As the vigorous battle continues, more fighters from the Islamic State of Iraq and the Levant (ISIL) have advanced deeper into the embattled Syrian town of Kobane, taking control of more than 40 percent of territory, a group monitoring the violence has said.
The UK-based Syrian Observatory for Human Rights, which monitors the country’s civil war, said on Friday that ISIL had “taken at least 40 percent [of the town].”
Rami Abdulrahman, who runs the Observatory through a network of activists on the ground, said ISIL were in almost complete control of the “security quarter”, which is home to administrative buildings used by the local government.
However, a Kurdish military official earlier denied any major advance by the group, telling the Reuters news agency that clashes between ISIL and Kurdish fighters were still ongoing.
Ocalan Iso, deputy head of the Kurdish forces, said ISIL was still bombarding the town centre with mortars, showing that its fighters had not extended their control over more than 20 percent of the town.
“There are fierce clashes and they are bombing the centre of Kobane from afar,” he said.
ISIL’s advance has brought the front line to just 1.3km from the Syrian-Turkey border, despite US-led air strikes targeting the group’s positions.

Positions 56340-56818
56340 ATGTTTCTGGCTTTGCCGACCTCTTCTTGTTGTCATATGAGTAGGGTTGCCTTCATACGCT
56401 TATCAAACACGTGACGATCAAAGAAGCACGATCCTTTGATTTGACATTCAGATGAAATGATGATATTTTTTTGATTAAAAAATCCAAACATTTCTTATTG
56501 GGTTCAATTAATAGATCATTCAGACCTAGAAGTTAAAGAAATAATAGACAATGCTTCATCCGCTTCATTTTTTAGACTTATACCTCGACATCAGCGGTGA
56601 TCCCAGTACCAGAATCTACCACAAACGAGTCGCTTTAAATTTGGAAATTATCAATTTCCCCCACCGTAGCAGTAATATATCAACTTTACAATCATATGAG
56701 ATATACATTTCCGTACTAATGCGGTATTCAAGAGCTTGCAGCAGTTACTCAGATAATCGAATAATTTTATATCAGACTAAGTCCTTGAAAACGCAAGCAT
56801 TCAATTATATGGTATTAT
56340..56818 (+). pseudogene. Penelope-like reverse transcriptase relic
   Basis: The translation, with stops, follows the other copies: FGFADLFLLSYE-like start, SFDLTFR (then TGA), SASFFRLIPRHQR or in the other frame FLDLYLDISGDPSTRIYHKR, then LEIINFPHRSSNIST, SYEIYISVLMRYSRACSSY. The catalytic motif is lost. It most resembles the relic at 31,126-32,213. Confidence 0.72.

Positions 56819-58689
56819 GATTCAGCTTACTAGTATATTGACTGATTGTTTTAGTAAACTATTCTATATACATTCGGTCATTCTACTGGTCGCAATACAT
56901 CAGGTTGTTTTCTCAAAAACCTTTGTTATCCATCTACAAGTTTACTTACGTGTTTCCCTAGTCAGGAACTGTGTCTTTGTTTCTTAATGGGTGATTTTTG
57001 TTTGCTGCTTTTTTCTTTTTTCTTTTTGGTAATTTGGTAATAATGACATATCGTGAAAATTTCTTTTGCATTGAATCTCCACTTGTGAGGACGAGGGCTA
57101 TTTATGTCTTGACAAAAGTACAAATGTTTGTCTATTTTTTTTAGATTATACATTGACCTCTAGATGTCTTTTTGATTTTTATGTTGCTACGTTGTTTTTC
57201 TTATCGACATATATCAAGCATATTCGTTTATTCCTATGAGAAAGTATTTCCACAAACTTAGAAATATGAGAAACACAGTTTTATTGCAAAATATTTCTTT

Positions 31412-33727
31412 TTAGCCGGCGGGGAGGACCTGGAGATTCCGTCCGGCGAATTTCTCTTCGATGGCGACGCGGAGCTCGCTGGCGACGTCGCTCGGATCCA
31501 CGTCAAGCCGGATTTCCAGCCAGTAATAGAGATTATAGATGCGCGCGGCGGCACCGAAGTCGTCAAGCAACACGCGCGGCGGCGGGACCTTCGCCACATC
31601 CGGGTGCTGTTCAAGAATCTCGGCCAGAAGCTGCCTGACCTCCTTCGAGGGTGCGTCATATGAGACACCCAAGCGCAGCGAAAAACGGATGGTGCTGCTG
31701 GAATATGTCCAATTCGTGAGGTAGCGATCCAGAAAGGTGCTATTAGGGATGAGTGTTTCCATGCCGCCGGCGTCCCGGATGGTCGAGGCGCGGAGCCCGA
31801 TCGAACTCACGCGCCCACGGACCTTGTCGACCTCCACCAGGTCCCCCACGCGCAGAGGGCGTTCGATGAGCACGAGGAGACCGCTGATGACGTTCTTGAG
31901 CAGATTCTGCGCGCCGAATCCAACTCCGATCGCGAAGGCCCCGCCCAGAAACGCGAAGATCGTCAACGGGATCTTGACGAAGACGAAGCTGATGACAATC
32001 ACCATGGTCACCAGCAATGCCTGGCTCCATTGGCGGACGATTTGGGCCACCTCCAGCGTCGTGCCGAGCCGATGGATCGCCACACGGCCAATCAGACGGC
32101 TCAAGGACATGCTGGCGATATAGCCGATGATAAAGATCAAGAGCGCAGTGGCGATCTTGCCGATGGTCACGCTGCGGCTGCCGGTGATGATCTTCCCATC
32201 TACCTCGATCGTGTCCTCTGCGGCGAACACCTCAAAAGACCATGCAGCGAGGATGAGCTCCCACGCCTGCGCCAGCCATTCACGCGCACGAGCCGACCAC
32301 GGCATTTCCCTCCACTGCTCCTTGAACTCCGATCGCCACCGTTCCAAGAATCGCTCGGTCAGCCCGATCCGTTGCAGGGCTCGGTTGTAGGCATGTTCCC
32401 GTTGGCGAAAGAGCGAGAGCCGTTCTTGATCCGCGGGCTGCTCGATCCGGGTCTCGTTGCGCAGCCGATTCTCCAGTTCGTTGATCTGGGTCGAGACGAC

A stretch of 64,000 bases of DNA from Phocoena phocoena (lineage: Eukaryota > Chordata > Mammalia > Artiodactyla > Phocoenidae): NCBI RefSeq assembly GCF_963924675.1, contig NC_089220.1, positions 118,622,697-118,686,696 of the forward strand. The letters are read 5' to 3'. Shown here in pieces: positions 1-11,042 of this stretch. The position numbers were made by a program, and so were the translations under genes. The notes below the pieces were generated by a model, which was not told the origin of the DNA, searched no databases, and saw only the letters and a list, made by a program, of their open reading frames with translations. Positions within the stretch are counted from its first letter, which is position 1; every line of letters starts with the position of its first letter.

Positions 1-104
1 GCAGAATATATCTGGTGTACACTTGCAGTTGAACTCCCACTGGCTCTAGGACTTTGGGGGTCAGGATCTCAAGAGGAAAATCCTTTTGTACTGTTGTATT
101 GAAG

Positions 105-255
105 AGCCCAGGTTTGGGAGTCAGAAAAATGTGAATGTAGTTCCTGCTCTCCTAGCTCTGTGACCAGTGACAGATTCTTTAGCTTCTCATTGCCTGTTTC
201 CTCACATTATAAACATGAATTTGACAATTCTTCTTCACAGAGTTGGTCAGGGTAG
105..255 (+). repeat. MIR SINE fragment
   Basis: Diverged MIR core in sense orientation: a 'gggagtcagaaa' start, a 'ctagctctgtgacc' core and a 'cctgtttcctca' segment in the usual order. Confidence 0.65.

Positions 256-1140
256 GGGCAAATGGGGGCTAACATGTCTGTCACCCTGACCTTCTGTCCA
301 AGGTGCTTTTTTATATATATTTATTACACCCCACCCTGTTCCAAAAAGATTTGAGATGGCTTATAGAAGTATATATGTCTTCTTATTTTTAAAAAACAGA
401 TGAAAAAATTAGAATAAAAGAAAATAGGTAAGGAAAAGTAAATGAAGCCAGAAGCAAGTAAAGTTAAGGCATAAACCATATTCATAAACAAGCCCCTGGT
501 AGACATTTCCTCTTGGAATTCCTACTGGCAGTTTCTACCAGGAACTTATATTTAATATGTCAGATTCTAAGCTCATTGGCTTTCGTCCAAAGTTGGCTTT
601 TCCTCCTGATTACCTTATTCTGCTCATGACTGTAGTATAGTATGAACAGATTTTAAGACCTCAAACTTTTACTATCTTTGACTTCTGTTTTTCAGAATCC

The US military said it conducted nine airstrikes against ISIL positions in Syria in the past two days, including seven near Kobane, destroying two training facilities, vehicles and two small units.
Despite intensified air strikes, the UN envoy to Syria has warned of a looming “massacre” in Kobane, as thousands of civilians remain trapped in the besieged town.
Staffan de Mistura said on Friday that a UN analysis of the situation on the ground showed that only a small portion of the town remained open for people to enter or flee Kobane.
If the town falls to ISIL, “we know what they are capable of doing,” said the Italian-Swedish diplomat, who was appointed to the UN post in July.
The civilians of Kobane “will be most likely massacred,” de Mistura said.
He said there were about 500 to 700 elderly people and other civilians trapped there while 10,000 to 13,000 remained stuck in an area nearby, close to the border.
The onslaught has forced more than 200,000 to flee across the border into Turkey.